Originally published at

Ok maybe I went a bit far. But, the title of this blog is an experiment. It’s clickbait. Whether it worked is up to you being honest to yourself: did the fact the title was designed to slightly scare you make you want to click on it more?

What’s at work here is what Dan Gardner calls our ‘gut’ in his book ‘Risk’. He splits the brain into two parts: Head and Gut. Head is the rational one, who thinks about things objectively and without emotion, but he can be rather lazy (it’s an effort to use head). Gut is the part of our brain associated with emotional and that ‘gut’ feeling we get when something is just right or wrong. Gut is an easy part of the brain to use, and it’s the one active when we just want to ‘veg out’. Gut says, get me pizza, Facebook and a sofa…

Back to the clickbait. The reason it is in the interest of the media, blogs like this one, news programmes, newspapers and corporations to use titles or themes like the one I’ve fictitiously used is because FEAR SELLS. Fear makes money. Fear is a fantastic marketing tool, seriously. That’s why we can’t turn on the TV or open a magazine without seeing it at work.

Fear sells because it acts on our ‘gut’ (the emotion part of our brain). When we see a story like ‘A story you can’t afford to miss!’ our gut goes crazy and tells us we need to read the story (or more increasingly, watch the video) because we could be in awful danger if we don’t. It might even be subtler though. We thirst for social acceptance as humans. If the title stipulates that we could be missing out on an opportunity for social gain, it also scares us in a more subconscious way.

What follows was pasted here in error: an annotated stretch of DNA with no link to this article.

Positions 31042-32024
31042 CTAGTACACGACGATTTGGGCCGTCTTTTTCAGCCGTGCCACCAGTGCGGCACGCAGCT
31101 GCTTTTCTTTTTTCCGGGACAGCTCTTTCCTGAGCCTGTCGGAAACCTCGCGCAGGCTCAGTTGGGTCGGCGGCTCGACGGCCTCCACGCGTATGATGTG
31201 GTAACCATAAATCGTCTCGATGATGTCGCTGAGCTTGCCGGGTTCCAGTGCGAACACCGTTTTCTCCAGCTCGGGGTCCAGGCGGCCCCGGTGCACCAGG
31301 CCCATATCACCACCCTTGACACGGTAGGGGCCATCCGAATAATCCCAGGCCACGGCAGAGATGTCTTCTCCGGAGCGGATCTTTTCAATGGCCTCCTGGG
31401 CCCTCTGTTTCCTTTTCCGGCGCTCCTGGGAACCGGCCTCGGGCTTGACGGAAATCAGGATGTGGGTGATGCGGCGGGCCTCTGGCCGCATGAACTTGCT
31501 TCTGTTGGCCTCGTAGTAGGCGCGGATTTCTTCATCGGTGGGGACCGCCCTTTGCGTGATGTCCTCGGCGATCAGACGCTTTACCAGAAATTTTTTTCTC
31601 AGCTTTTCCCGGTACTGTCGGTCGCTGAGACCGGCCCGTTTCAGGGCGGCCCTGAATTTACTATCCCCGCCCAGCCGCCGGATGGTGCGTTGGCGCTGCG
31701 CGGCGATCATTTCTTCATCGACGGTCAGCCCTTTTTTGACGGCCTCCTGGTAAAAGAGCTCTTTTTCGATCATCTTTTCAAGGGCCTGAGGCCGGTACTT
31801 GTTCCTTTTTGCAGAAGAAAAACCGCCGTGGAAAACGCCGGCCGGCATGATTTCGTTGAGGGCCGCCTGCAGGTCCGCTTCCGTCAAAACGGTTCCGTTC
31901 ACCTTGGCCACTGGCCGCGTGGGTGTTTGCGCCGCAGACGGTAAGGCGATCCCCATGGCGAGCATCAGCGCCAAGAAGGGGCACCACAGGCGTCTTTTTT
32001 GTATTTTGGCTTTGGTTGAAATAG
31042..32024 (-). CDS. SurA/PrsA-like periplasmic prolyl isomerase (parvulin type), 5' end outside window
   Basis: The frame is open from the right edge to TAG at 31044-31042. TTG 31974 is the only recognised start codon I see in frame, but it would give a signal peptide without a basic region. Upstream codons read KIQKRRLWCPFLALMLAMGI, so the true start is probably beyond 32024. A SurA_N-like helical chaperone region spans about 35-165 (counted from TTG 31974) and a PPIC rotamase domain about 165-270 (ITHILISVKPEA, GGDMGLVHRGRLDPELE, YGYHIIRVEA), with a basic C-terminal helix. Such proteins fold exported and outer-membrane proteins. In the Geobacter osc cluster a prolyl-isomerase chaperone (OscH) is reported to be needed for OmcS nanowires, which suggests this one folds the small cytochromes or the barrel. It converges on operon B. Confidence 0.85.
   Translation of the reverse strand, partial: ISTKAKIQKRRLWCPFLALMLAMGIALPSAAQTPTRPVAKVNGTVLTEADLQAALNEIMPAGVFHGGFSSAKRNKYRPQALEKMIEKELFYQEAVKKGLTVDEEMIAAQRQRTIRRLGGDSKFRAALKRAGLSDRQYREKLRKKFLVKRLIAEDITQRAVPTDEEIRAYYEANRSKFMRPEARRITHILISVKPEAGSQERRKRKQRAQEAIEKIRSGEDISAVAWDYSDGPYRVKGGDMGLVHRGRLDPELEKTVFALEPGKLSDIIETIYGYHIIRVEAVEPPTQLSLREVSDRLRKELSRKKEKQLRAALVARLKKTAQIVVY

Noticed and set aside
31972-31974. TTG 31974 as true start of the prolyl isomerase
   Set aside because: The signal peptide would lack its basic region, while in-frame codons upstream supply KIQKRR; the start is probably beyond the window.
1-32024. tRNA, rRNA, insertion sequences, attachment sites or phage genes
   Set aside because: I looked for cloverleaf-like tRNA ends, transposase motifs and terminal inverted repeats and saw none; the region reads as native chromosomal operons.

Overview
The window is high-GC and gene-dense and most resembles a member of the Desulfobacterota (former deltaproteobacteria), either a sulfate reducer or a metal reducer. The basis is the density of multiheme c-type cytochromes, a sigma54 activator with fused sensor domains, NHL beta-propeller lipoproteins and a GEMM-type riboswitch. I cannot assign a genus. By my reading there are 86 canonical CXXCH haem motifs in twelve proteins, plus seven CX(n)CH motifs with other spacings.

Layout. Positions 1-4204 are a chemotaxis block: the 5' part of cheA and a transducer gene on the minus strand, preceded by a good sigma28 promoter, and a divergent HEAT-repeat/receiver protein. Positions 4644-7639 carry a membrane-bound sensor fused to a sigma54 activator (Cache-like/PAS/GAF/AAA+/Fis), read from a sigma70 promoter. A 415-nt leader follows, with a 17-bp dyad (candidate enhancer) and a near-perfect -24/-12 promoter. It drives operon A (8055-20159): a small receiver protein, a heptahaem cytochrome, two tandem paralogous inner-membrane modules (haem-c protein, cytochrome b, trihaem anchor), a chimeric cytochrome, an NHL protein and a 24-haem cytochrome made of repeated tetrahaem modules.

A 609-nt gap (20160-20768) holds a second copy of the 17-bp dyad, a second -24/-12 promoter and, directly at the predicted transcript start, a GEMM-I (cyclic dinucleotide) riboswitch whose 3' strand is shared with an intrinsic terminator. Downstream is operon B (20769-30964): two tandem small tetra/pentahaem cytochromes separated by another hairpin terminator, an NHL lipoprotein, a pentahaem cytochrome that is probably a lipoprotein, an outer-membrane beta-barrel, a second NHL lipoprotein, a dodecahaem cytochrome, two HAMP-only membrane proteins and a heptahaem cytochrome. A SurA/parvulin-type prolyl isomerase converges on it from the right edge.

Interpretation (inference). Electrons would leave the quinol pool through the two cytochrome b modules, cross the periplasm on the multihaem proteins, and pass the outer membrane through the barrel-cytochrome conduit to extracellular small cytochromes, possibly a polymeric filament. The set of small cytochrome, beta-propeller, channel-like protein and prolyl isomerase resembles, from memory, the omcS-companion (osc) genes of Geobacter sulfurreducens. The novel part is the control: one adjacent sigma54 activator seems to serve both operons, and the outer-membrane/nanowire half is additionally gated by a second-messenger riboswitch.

What’s the problem with this? Sometimes the threat and dangers people write about are true: “there is a genuine chance of me being injured or affected by XYZ, I would rather know about it than not”. Absolutely, I agree. However, a great deal of what the media purports to be important or a threat can be quite shockingly fabricated. Try this example I’ve took from the book:

This is a typical example of the press taking advantage of our commonly accepted beliefs as a society (we tend to think the same as our peers), and intensifying them by fear mongering using very dubious sources. This is very troubling, because a lot of what we take as accepted knowledge comes from such sources.

Dan Gardner concludes by saying that a balanced perspective is vital. If you feel strongly about something, try to use ‘head’ to research information about it, then make your judgements. I know I’m going to start doing so.